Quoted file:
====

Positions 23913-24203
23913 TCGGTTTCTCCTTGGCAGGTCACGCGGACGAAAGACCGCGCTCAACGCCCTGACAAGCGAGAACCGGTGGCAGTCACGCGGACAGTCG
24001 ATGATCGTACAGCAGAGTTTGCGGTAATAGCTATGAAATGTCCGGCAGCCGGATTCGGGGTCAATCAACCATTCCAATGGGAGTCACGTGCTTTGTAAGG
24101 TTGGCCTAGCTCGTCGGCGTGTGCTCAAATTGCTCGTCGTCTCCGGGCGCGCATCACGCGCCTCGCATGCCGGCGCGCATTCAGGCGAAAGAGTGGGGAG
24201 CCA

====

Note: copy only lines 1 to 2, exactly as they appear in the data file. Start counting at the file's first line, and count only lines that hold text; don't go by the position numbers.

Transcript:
Positions 23913-24203
23913 TCGGTTTCTCCTTGGCAGGTCACGCGGACGAAAGACCGCGCTCAACGCCCTGACAAGCGAGAACCGGTGGCAGTCACGCGGACAGTCG